The company is “banning the remaining Myanmar military (‘Tatmadaw’) and military-controlled state and media entities from Facebook and Instagram, as well as ads from military-linked commercial entities,” Facebook’s director of policy for APAC emerging countries, Rafael Frankel, said in a Wednesday update to a Feb. 11 blog post.
The company is treating continued violence and protests in the country as an emergency and said that “events since the February 1 coup, including deadly violence, have precipitated a need for this ban.”
The platform is also banning Burmese military-linked companies from advertising on Facebook and is using the U.N. Fact-Finding Mission on Burma’s “2019 report on the economic interests” of the military, as well as the U.N. Guiding Principles on Business and Human Rights, “as the basis to guide these efforts,” Frankel said.
Tensions in Burma escalated earlier this month when the Burmese military seized power shortly after detaining the country’s new democratically elected leader, Aung San Suu Kyi. The military has since blocked access to Facebook as calls for protest grew throughout the nation.
For decades, Burma was one of the least connected countries in the world, with less than 5% of the population using the internet in 2012, according to the International Telecommunication Union. When telecommunications began to be deregulated by a quasi-civilian government in 2013, the price of SIM cards for cellphones plummeted, opening a new market of users.
Facebook was quick to capitalize on the changes and soon began to be used by government agencies and shopkeepers alike to communicate.
Burma had more than 22.3 million Facebook users in January 2020, about 40% of its population, according to social media management platform NapoleonCat. For many in the country, Facebook effectively is the internet.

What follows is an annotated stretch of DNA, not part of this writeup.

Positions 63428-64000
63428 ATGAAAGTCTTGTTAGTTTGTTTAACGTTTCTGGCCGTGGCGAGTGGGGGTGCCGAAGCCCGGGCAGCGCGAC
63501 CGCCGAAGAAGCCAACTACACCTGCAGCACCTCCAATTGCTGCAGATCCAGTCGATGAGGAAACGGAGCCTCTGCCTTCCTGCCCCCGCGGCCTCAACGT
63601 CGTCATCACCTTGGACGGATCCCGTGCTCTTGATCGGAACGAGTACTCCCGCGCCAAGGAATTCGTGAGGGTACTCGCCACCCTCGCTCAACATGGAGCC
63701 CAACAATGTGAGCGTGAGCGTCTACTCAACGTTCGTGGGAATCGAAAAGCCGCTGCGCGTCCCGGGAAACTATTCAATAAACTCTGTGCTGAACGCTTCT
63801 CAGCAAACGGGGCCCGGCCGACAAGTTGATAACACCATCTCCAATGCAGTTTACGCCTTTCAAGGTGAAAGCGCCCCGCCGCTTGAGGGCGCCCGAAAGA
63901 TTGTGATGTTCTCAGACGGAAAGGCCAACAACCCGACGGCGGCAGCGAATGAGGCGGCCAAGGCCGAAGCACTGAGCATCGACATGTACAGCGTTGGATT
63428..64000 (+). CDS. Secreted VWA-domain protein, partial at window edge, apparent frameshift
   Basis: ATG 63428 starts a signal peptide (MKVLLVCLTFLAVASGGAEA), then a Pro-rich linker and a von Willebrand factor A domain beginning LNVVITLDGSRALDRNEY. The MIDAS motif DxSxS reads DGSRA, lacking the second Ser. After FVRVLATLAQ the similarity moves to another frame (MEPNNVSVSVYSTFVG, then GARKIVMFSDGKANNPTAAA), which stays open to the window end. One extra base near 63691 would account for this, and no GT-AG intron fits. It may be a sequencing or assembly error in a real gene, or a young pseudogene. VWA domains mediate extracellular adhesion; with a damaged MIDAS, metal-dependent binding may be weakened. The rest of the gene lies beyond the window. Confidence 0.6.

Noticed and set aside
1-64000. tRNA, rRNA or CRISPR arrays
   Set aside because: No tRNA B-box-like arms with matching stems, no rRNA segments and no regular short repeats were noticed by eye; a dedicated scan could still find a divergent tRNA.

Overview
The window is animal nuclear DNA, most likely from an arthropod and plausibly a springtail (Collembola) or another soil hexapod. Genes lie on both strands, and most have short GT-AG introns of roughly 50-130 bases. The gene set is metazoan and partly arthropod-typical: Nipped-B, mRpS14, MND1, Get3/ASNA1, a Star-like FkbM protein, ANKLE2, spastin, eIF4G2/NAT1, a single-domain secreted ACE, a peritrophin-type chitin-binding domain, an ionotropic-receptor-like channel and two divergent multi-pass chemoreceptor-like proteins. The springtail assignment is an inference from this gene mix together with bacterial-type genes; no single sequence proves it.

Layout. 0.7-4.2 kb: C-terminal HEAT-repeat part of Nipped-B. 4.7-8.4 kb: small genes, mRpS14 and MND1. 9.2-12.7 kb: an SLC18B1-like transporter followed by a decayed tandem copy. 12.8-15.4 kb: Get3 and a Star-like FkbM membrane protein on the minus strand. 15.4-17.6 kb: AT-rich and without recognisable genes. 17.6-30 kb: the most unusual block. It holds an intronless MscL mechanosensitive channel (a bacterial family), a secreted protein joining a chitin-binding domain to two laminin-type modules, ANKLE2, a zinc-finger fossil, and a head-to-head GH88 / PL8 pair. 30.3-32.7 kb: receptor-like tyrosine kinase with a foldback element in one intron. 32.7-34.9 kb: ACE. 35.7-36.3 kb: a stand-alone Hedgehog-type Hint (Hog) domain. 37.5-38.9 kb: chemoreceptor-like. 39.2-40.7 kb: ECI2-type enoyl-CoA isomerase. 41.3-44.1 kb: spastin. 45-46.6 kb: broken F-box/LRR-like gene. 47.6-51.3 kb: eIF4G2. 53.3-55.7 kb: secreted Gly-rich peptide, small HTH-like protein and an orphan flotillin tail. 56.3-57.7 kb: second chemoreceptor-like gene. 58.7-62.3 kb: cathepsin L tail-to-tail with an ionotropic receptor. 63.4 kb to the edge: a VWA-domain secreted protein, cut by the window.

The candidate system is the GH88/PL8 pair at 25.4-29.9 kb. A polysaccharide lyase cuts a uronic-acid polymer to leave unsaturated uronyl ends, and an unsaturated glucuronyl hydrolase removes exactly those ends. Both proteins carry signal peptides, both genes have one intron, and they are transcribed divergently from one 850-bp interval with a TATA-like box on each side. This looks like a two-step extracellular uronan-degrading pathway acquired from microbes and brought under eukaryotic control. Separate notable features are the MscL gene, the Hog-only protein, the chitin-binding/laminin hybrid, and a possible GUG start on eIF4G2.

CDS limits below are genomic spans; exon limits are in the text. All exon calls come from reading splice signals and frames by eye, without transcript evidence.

“The role of Facebook is vital in the country,” said Nickey Diamond, a Myanmar human rights specialist with the group Fortify Rights. “In Myanmar, Facebook is one of the most important communication platforms to the people.”
Congressional lawmakers and tech experts previously condemned the tech giant’s use of personal data among Burmese users in 2018 that the U.N. said potentially played a role in inciting possible genocide in the country against Rohingya Muslims.
The Rohingya were targeted in a brutal 2017 army counterinsurgency campaign that drove more than 700,000 to neighboring Bangladesh. Critics say the army’s actions constituted genocide.
Facebook later admitted it didn’t do enough to prevent its services from being used to incite violence and spread hate in Burma and removed several accounts linked to Burma’s military, including that of Senior Gen. Min Aung Hlaing, the officer who led the Feb. 1 coup.
The company said at the time that it “can and should do more” to protect human rights and ensure it isn’t used to foment division and spread offline violence in the country, according to a blog post from Alex Warofka, a product policy manager.
Facebook then commissioned the nonprofit Business for Social Responsibility to study the company’s role in Burma and released the group’s 62-page report in November 2018. The report confirmed that Facebook was used to inflame ethnic and religious conflict in the country, particularly against Rohingya Muslims.
Frankel, in the blog post, detailed a number of ways Facebook plans to suppress hate speech and misinformation and offer protections for free speech on the platform.
The company said, for example, that it would provide “extra protections for journalists, civil society activists, human rights defenders, and deposed political leaders to prevent online threats against them” and help “anyone who reasonably fears detention to secure their Facebook accounts and data from unauthorized access.”
The Associated Press contributed to this report.